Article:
Sporting Clays

This nearly 100-year-old game is still A CHALLENGE

shooting clays

Olympic-level sporting clays coach Dan Carlisle improved Holt Bodinson’s game in five minutes. A good coach will help your shooting every time.

Sporting clays is usually described as “golf with a shotgun.” Well, I play golf and I shoot sporting clays and the only two things these games have in common is they both use the word “course.” They are two completely different sports, played completely differently. Now, I have shot golf balls with a shotgun in some exhibition shooting events, but it wasn’t on a golf course and the golf ball was pretty much destroyed after being shot. But it was one of my longer golf drives.

To put it simply, sporting clays is clay target shooting and that statement is the only thing simple about this game. Originally designed to simulate hunting, it was first introduced in England in the early 1900’s by British shooting schools so their students could practice for upcoming driven-bird hunts. Given the competitive nature of the Brits, they created the other British Open, England’s premier sporting clays competition, which was held shortly afterwards in 1925. Officially introduced in the United States in 1980, sporting clays was embraced by hunters and target shooters, and over the next several years became the fastest growing shooting sport in America.

A typical course design is 10 to 15 stations, each designated with a shooting cage to mark where the shooter will stand. There are one or two clay target trap machines at each station. A shooting squad consists of up to six shooters. A round of sporting clays is 100 targets with usually 5 to 10 targets thrown at each station in pairs and in singles, depending on the targets, the number of stations and the landscape. The pairs can be presented three ways; a true pair—two targets released from different machines simultaneously; a following pair—targets released sequentially from the same machine or on report—the second clay target released on “report” meaning after the first shot is fired. There is no consistent distance or direction in this game as opposed to the known distances and directions of the other clay target games.

Targets can be as close as 15 yards and go out as far as 70 yards with a variety of different types of targets used. The main types of targets used are the “Standard” domed targets, which are 108 millimeters in diameter and a “Middi,” which is a bit smaller at 90 millimeters and creates an optical illusion of distance during flight. Then there are the specialty targets including the “Mini” at 60 millimeters in diameter and the “Rabbit” and “Battue,” which are the same size in diameter as the Standard target, but flat with no dome. Now, think about golf: Fourteen clubs, 18 holes, one ball—no comparison.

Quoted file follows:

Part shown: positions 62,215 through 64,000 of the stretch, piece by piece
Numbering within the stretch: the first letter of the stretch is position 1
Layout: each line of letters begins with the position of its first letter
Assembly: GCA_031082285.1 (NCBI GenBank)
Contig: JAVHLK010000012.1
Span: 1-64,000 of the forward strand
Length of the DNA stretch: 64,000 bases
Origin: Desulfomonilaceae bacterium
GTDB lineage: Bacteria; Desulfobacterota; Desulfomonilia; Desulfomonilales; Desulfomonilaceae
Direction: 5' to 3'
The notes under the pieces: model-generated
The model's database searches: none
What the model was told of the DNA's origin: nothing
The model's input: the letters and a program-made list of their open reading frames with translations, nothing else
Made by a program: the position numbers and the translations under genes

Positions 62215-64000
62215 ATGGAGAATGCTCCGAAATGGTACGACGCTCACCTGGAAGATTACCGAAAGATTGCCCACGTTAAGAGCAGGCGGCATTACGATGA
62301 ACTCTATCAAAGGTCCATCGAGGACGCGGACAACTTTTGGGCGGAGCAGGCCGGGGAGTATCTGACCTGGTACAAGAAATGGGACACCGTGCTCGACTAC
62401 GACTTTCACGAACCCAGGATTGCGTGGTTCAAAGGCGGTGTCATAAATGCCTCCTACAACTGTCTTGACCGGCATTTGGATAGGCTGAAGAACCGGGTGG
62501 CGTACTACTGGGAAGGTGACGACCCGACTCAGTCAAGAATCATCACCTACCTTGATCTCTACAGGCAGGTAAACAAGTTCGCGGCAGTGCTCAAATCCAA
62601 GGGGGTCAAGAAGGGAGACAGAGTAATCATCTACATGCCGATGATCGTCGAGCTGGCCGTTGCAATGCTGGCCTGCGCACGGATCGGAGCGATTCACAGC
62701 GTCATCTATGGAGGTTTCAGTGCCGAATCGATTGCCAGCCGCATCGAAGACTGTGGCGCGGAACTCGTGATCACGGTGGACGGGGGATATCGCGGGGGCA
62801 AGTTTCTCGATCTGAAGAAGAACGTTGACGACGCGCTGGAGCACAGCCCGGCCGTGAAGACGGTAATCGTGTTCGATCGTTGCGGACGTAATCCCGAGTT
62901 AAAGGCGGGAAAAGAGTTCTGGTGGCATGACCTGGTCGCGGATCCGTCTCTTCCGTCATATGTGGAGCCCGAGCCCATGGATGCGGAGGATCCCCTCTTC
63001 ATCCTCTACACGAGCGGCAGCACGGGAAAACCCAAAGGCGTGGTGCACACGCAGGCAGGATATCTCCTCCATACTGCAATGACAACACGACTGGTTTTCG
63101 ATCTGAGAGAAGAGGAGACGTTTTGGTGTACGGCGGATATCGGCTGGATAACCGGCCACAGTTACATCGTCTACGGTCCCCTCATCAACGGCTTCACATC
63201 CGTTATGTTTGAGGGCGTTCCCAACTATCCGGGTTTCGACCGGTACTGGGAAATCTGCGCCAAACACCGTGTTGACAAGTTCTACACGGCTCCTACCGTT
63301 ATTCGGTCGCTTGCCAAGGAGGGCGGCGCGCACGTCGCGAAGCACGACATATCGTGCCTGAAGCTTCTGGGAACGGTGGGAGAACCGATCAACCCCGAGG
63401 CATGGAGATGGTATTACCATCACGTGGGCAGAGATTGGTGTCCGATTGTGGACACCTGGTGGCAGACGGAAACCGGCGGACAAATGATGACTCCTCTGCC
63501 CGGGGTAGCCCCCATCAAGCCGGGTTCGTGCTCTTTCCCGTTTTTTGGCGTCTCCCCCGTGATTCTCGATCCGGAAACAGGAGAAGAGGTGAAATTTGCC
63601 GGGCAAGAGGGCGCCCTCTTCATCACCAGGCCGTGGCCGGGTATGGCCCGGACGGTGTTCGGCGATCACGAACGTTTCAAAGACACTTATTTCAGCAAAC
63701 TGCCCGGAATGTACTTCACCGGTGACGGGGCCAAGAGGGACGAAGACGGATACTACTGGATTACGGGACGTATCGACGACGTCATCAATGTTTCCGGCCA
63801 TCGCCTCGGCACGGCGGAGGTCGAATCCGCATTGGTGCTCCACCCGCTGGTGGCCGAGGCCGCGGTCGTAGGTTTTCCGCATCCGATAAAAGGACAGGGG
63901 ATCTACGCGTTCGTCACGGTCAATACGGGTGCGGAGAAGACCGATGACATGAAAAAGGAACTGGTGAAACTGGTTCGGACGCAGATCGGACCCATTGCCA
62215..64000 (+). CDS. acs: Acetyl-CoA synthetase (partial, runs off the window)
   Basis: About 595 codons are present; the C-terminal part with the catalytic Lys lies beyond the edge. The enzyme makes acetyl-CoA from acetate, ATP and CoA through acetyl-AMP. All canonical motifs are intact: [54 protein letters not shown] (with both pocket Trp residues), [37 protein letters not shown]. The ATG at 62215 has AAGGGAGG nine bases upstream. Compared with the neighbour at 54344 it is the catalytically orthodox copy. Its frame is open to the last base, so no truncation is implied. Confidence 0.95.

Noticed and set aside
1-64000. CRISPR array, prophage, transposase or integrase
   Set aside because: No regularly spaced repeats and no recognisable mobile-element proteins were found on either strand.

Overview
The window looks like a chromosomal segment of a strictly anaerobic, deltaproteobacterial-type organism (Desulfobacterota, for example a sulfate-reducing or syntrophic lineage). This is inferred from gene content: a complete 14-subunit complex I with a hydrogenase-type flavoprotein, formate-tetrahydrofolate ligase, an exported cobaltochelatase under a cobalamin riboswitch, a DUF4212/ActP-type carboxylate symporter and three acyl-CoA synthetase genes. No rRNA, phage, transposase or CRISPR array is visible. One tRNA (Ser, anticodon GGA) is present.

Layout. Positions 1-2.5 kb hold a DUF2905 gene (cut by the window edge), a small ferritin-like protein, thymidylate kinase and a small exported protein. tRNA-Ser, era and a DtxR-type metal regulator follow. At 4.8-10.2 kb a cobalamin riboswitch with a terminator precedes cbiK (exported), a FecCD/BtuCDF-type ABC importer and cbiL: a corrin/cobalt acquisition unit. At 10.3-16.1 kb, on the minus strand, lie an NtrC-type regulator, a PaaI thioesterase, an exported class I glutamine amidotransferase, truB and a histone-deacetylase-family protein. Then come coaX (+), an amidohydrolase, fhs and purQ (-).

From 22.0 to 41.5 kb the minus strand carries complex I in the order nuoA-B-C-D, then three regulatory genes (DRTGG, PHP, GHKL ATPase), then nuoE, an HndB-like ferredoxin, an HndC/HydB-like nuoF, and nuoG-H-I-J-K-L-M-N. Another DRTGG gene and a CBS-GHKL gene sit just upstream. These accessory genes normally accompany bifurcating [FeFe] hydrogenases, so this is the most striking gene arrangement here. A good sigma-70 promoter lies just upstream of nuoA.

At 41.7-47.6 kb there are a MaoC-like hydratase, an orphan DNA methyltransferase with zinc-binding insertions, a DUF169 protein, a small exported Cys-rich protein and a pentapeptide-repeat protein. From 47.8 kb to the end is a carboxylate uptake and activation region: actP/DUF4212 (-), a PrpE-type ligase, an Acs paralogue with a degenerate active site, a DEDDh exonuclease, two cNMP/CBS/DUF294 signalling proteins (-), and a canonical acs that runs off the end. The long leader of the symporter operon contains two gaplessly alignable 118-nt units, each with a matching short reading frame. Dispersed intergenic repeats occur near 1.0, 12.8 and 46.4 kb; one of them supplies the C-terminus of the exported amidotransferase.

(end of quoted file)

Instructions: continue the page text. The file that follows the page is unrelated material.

Since sporting clays was created to practice bird hunting, the target presentations throughout a course try to imitate hunting scenarios. Shooters will see targets crossing in front of them simulating birds flying by, targets flying straight up as in rising ducks, targets coming towards them like driven pheasant or going away like you see when a hunting dog flushes a bird. There are targets thrown from towers, targets arcing high and even targets rolling across the ground as in a rabbit running. Targets can come from any area and any distance as long as it’s safe. Back to golf—one direction, one ball.


The DT11 from Beretta leads the way in guns used by sporting clays shooters. The premium-grade, Steelium Pro barrels offer durability and better ballistic performance and a stock you can tailor to your specifications.

shotgun trigger

The receiver of the Beretta DT11 has been beefed up to distribute more weight at the hinge pin. Beretta’s detachable trigger system is as elegant as it is practical.

However, just because this game simulates hunting doesn’t mean a field grade hunting gun or field grade ammunition is used. On the contrary, guns and ammunition used in this game don’t fit any exact standard and are customized to the shooter with all sorts of accessories. Even though there really is no one gun of choice, many gun manufacturers have designed guns specifically for this particular game making it a matter of personal preference.

Topping the list is the Beretta DT11. The DT, which stands for detachable trigger is touted as the firm’s top-of-the-line over/under competition shotgun. Used by many pro shooters, it’s showing up at a lot of local shoots as well. Built around a vault-tough cross-bolt action, it’s 3mm wider than it’s predecessor, the DT10, making it stronger and more durable. The trigger breaks at 3-1/2 pounds with little or no creep.